(Disclaimer: This is a revision of one of my old articles already posted on the Steem blockchain with the intention of building my Engrave blog)
Why a big lesson on chords? Well , to me , chord knowledge is one of the most important points to strengthen in order to build a strong foundation for improvisation . Your single-line melodies will not sound more interesting than your chordal vocabulary . No melody will make sense unless put over a context ( a chord , or a sequence of chords ) , so it is no small matter to know harmony and it's applications.
Ok , so let's start with the lesson . What is this Maj7 drop family that I am talking about?
The ''Maj7'' corresponds to the chord quality . To me there are 5 main families : Maj7 , Dominant 7 , Minor 7 , Minor 7b5 and Diminished. I covered this in a previous lesson , so if you want to read a little more about those , here it is :
The ''drop2'' corresponds to the ''voicing'' of the chord . A voicing to put it simple is how the note distances are arranged from one to the next , different intervals ( or distances ) between the notes will generate different voicings , though the notes may be the same.
So .. What is a drop2 Chord?
A drop 2 chord is a derivation from a closed-voicing , meaning that we are going to drop one of the voices down an octave , in this case , the 2nd note going from top to bottom. Don't get confused , with this little diagram it will be easier to understand.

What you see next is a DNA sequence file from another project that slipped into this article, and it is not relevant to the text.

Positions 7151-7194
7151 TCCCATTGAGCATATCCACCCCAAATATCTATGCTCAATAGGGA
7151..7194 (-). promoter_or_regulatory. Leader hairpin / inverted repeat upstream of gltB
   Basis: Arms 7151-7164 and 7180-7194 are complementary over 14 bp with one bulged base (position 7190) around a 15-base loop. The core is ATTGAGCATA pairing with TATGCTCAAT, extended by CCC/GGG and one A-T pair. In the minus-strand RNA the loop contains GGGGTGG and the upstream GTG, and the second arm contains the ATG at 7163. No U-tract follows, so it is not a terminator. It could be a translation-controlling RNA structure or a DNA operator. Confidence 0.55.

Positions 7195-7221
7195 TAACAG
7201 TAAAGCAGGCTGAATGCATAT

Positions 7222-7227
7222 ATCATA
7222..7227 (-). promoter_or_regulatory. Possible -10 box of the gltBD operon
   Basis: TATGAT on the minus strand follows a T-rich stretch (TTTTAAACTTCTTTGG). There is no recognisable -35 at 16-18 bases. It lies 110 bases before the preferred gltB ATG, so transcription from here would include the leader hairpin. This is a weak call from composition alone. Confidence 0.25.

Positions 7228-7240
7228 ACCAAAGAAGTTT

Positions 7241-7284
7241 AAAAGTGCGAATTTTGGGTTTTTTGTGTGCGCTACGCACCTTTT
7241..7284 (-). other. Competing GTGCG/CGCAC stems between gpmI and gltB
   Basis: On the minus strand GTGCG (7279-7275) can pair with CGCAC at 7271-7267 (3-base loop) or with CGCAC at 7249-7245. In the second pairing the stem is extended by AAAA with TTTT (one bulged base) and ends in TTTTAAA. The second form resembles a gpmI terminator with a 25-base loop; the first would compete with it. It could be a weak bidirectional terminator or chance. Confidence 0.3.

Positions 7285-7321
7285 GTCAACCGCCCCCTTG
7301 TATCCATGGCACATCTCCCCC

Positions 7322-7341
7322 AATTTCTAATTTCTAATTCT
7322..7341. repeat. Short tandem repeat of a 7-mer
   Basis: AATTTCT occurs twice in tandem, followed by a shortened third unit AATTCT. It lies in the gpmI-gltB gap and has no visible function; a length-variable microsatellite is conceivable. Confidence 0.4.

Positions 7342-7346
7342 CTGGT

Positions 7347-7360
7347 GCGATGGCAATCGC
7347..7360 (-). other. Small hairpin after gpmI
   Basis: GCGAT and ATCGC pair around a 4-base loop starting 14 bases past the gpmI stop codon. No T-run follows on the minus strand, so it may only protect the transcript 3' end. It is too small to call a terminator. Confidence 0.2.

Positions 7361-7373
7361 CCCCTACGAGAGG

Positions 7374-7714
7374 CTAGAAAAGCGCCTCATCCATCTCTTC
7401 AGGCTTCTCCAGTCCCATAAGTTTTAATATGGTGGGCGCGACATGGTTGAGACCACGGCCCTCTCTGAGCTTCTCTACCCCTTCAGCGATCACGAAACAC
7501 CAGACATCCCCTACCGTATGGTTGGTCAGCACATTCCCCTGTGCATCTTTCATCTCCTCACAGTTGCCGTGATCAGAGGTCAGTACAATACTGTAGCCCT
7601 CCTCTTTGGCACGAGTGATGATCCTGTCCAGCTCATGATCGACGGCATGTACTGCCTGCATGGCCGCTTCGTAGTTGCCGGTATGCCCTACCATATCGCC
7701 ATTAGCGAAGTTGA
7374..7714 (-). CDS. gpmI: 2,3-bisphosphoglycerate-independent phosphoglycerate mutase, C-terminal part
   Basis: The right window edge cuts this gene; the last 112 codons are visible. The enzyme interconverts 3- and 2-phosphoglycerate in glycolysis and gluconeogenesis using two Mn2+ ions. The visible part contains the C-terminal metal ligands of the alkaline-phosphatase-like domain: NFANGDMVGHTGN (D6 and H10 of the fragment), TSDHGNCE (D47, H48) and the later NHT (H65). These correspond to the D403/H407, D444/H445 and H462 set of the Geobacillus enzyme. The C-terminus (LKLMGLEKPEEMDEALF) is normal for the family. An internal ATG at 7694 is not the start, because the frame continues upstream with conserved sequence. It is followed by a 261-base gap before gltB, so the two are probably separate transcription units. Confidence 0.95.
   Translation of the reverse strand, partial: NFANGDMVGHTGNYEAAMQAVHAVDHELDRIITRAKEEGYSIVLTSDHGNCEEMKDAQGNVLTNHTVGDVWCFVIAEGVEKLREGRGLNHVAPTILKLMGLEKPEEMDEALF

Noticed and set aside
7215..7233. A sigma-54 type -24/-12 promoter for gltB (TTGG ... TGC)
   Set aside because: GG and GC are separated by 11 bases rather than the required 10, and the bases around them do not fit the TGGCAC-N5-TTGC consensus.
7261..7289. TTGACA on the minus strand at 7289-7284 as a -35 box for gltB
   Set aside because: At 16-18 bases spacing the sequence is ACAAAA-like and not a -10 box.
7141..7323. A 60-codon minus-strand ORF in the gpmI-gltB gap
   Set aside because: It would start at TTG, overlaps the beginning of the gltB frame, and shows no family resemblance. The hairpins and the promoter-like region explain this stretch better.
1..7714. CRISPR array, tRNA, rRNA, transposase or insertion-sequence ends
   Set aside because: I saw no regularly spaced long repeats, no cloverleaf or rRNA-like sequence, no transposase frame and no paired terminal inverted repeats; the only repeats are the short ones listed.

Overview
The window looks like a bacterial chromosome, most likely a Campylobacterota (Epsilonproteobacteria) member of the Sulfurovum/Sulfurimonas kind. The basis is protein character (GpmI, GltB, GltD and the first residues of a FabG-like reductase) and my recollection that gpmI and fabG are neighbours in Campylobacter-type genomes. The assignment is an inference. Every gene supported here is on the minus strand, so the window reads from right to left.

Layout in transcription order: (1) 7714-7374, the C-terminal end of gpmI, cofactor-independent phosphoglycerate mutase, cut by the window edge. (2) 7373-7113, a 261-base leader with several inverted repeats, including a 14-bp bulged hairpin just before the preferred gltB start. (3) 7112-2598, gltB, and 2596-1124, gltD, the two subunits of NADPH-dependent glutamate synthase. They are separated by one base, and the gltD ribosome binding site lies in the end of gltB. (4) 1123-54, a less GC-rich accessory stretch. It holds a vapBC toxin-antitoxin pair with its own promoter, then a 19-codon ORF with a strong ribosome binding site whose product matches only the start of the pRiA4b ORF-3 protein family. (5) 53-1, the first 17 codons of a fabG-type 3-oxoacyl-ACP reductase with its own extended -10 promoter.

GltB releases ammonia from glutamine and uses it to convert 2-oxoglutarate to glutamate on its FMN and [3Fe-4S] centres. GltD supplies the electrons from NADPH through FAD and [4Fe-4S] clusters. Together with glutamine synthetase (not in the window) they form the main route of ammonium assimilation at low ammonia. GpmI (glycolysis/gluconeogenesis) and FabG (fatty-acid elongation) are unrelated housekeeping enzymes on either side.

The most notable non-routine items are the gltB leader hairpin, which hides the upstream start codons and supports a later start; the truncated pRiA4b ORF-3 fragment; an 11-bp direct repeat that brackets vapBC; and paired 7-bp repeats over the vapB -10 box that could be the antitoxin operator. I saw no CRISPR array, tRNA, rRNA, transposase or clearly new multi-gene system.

A ''4-way close'' or just closed voicing is a chord in which the notes will be in the least amount of distance from each other. So .. if we arrange Cmaj7 with this in mind we can get the following possibilities:
C E G B (root position) E G B C (1st inversion) G B C E (2nd inversion) B C E G (3rd inversion)
All notes are a third apart , except between the B and C , that are a second apart . This is the closest distance between the notes you can get in this chord context.
So... let's do a ''drop 2'' version of the first one :
If we have :
C E (G) B (The G would be the 2nd note , counting from top to bottom... so it gets dropped an octave)
Then after dropping the 2nd note we get this order:
G C E B